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Saturday, June 01, 2013

Book + DVD Review: Koolhaas Houselife

Koolhaas Houselife by Ila Bêka and Louise Lemoine
BêkaPartners, 2013
Book: Hardcover, 140 pages
DVD: All-Region PAL, 58 minutes

A quick glance at the cover of this DVD-book (above) reveals that the viewer-reader will be treated to an atypical presentation of OMA/Rem Koolhaas's Maison à Bordeaux. Instead of shots highlighting the house's recognizable architectural qualities (akin to architectural photography, like the below photo), the framing of housekeeper Guadalupe Acedo and her tools makes it clear the documentary is about the use of the building—but by individuals other than the clients, a married couple with three kids when the house was completed in 1998.

This is an interesting approach that primarily reflects the desire of filmmakers Ila Bêka and Louise Lemoine to look at architecture through a different lens, but also due to the fact the husband—bound to a wheelchair after a car accident—died in 2001. The house catered to him through the moving platform that Guadalupe inhabits on the cover and other parts of the design; therefore the house cannot be used in the same way and portraying it otherwise would be dishonest.

At times, this story story of the house as told through the housekeeper, the window washers, and other people involved with overseeing its maintenance and operations, is as touching as it is revealing about the house's inner workings. Particularly touching is a scene when Guadalupe talks about the house being full of guests and laughter when the husband was alive; since his death, Madame, as she calls her, does laugh, "but not like before." When Guadalupe moves off frame after saying these words, it's as if she's too sad to want to stay on camera.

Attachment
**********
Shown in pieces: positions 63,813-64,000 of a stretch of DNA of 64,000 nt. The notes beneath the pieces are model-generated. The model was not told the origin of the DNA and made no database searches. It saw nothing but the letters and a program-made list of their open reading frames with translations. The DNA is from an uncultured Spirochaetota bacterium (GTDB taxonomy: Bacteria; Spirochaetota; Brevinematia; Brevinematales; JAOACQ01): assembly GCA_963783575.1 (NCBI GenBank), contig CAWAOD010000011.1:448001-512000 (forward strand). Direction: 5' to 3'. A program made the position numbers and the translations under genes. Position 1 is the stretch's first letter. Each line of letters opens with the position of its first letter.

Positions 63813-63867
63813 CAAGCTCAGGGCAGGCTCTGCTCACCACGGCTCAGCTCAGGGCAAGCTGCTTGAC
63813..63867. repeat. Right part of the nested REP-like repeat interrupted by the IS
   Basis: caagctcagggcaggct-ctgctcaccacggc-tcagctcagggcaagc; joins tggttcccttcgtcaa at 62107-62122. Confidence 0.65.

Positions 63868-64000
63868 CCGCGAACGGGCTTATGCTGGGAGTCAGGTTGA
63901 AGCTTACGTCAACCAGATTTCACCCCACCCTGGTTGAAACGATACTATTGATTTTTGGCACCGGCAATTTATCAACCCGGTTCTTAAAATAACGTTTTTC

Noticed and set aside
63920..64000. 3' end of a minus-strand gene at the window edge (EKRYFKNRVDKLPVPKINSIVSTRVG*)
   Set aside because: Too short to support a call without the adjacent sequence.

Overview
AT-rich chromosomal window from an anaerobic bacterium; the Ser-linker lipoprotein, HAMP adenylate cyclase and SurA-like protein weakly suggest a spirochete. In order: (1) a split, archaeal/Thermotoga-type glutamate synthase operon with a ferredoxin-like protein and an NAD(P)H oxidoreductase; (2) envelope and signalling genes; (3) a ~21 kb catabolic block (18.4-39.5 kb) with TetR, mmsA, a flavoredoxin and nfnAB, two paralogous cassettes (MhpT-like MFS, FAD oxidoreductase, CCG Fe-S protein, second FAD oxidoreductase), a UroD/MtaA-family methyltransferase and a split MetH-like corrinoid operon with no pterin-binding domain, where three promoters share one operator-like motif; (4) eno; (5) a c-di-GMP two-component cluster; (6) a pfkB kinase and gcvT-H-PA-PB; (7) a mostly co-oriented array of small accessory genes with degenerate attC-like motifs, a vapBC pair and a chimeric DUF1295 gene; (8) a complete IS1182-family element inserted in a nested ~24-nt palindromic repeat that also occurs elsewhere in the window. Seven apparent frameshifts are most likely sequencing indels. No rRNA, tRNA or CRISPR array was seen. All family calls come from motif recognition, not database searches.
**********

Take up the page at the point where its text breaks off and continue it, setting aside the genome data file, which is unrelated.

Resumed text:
The film is great at capturing moments like these, be they emotional, visual (the window washer squeegeeing the skylight above the moving platform), or humorous (the house's many moving parts juxtaposed against a scene from Mon Oncle playing on a television set in the house). It's not until the last few minutes that we see Madame, in a long shot, closing the curtains and turning off the lights before bed, as much a routine as Guadalupe circumnavigation of the house as she cleans it.

The heart of the DVD-book is the 58-minute film discussed above. Accompanying it is an 11-minute interview with Rem Koolhaas, a half-hour piece on the whole 5-part "Living Architecture" series (of which Koolhaas Houselife is the first part), and the book, which is itself split into two parts—a visual and textual "diary/journal" that encapsulates the film, and a conversation with the filmmakers and designers Marie Bruneau and Bertrand Genier.

The series title Living Architectures refers to the way buildings take on lives of their own after the architects are done with their work and any media hoopla dies down. In the case of the Maison à Bordeaux, it also speaks about how the building has evolved beyond its original raison d'être and has unfolded through the actions of various individuals whose lives are in turn shaped by the architecture.


  1. Once I talked to a guy who worked inside the "kunsthal" (Rotterdam, Netherlands). He said it was a terrible place. Nice to watch, terrible to be in all day.

  2. Funny picture there. I guess it summarizes the whole issue about housekeeping.

    University of Nigeria


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